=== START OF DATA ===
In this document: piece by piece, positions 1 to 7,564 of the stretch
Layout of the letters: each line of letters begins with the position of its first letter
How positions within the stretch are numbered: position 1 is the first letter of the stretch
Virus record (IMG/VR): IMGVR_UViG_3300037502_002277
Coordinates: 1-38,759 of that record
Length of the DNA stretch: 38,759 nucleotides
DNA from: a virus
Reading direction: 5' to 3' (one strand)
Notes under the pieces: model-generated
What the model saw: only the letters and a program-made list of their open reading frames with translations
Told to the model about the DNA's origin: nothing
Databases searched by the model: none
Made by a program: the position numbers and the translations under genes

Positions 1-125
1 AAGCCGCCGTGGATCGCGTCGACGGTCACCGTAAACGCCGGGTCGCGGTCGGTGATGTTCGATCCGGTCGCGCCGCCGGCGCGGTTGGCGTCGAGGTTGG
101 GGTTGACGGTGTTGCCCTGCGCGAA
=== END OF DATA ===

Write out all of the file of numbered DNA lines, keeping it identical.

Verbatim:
In this document: piece by piece, positions 1 to 7,564 of the stretch
Layout of the letters: each line of letters begins with the position of its first letter
How positions within the stretch are numbered: position 1 is the first letter of the stretch
Virus record (IMG/VR): IMGVR_UViG_3300037502_002277
Coordinates: 1-38,759 of that record
Length of the DNA stretch: 38,759 nucleotides
DNA from: a virus
Reading direction: 5' to 3' (one strand)
Notes under the pieces: model-generated
What the model saw: only the letters and a program-made list of their open reading frames with translations
Told to the model about the DNA's origin: nothing
Databases searched by the model: none
Made by a program: the position numbers and the translations under genes

Positions 1-125
1 AAGCCGCCGTGGATCGCGTCGACGGTCACCGTAAACGCCGGGTCGCGGTCGGTGATGTTCGATCCGGTCGCGCCGCCGGCGCGGTTGGCGTCGAGGTTGG
101 GGTTGACGGTGTTGCCCTGCGCGAA